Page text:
Drawn from Nature by J. W. Audubon
On Stone by Wm. E. Hitchcock; Lithograph Printed & Colored by J. T. Bowen, Philadelphia" Original size, 8 x 4 in.
Its gait," wrote Bachman, "is two ambling steps and a bound exceeding double the distance of the steps, which mode it does not depart from even when closely pursued. In running, the tail is erect, wagging from side to side, and from its unusual length is the most remarkable feature about the animal." It may have been the gait that was the basis of the common name Edward Umfreville of the Hudson's Bay Company used in 1784—"long-tailed jumping deer."
Clearly, J.W. Audubon learned from his father to depict animation from an undestanding of the unique anatomy of each animal, based on studies of skeletons and skulls. Through balanced ranges of color and tone, from rich browns, blacks, to subtly shaded whites, both men conveyed the tactile qualities of flesh and fur in motion.
The laborious and time-consuming process that the identification of the various species required is reflected in Bachman's conclusion: "We have given what we consider an excellent figure by J. W. Audubon, from the original specimens, and there is now in the Academy of Sciences at Philadelphia a young male [which] was procured some years since by the late Mr. J. K. Townsend on the Columbia River."
One of the most confusing terms in Lewis and Clark's lexicon of quadrupeds was the adjective long-tailed—or longtailed, or long tailed. In the preamble to his description of the mule deer, Lewis reported that on that day, May 10, 1805, the hunters had killed "two Mule deer" and "one common fallow or longtailed deer," in that case implying that "common fallow" and "longtailed" were synonyms. Yet on April 8, 1806, he recorded that the "common longtailed fallow deer"—the only time he used that name—were the most abundant species along the Columbia River east of Portland, Oregon. At the Three Forks on July 29, 1805, he compounded the ambiguity: "we have killed no mule deer since we lay here, they are all of the longtailed red deer which appear qu[i]te as large as those of the United States," the latter obviously a reference to the Virginia whitetail.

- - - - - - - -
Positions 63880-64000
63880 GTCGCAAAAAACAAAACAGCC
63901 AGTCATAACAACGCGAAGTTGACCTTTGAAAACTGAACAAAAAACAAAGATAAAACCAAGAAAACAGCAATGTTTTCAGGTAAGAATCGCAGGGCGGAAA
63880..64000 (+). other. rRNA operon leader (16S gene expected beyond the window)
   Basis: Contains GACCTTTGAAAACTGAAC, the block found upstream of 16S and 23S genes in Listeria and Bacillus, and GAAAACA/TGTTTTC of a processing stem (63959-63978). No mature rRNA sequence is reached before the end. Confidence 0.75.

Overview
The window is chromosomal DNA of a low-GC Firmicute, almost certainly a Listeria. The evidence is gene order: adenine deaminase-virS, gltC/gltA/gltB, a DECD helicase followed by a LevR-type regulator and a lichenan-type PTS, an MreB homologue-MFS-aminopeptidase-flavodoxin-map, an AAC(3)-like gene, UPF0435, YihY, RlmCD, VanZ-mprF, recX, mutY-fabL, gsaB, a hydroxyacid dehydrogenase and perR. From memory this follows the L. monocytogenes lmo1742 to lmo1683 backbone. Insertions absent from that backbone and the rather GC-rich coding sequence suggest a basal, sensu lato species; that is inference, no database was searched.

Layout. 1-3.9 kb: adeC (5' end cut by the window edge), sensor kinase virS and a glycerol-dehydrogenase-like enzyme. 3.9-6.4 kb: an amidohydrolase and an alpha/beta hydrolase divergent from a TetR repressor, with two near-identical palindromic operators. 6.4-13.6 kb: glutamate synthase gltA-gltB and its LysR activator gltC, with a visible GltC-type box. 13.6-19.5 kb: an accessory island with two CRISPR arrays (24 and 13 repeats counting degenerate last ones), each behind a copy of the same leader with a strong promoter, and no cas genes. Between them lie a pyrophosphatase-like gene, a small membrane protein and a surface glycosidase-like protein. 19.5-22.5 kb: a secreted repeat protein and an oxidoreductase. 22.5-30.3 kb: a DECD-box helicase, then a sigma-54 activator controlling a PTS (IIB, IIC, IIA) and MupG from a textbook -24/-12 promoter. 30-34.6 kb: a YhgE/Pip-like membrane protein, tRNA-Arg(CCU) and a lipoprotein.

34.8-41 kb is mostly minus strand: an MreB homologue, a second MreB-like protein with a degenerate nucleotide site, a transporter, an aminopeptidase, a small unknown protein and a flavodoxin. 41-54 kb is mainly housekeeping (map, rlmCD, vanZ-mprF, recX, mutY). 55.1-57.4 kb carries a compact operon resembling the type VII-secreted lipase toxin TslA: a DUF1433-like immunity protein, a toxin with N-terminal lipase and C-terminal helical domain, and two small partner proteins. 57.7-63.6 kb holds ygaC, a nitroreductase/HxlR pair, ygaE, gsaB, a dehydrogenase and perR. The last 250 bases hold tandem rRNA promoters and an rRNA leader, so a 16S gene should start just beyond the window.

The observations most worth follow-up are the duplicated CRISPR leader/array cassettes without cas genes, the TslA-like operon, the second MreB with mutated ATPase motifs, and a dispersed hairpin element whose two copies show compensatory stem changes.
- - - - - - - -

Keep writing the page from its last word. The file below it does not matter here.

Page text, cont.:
By mid-century, John Bachman and his partner, John Audubon, were still ambivalent about the true identity of the long-tailed deer.
In its general appearance this Deer greatly resembles the European roebuck, and seems to be formed for bounding along in the light a graceful manner of that animal. The species has been considered of doubtful authenticity, owing to the various lengths of tail exhibited by the common deer, many specimens of which we collected near the Rocky Mountains, not differing from C. Virginianus in any other particular, but with long tail.
In fact, Bachman asserted:
LEWIS and CLARK considered it the same animal as the common deer, with the exception of the length of the tail. They found it inhabiting "the Rocky Mountains, in the neighbourhood of the Chopunnish, and about the Columbia, and down the river as low as where the tide-water commences." These travelers in another passage observe that "the common Fallow Deer with long tails" (our present species), though very poor, are better than the black-tailed fallow deer of the coast, from which they differ materially. . . .
We have after some hesitation admitted this species, and as much has been said (although but little learned) of the western Long-tailed Deer since the days of LEWIS and CLARK, it is desirable that the species should be carefully investigated.1
Some zoologists still disagree whether the long-tailed version of the common deer Lewis and Clark saw on the High Plains and in the foothills of the Rockies really is, or is not, a subspecies of the whitetail of Virginia. The splitters say yes, and call it Odocoelius virginianus dacotensis—"of Dakota," the eastern limit of its range. The lumpers say no—or "yes, but the differences are insignificant."
1. Audubon and Bachman, 2:332.
2. Ibid. John Kirk Townsend was born in 1809 and died in 1851. Townsend re-collected several of the birds found originally by Lewis and Clark, and found several more that were new. From Fort Vancouver, in 1835, Townsend shipped hundreds of bird and animal specimens to the Academy of Natural Sciences in Philadelphia. The Academy had provided the ornithologist with a hundred dollars for his travels; today his specimens are priceless. —James Reveal
Funded in part by a grant from the Idaho Governor's Lewis and Clark Trail Committee.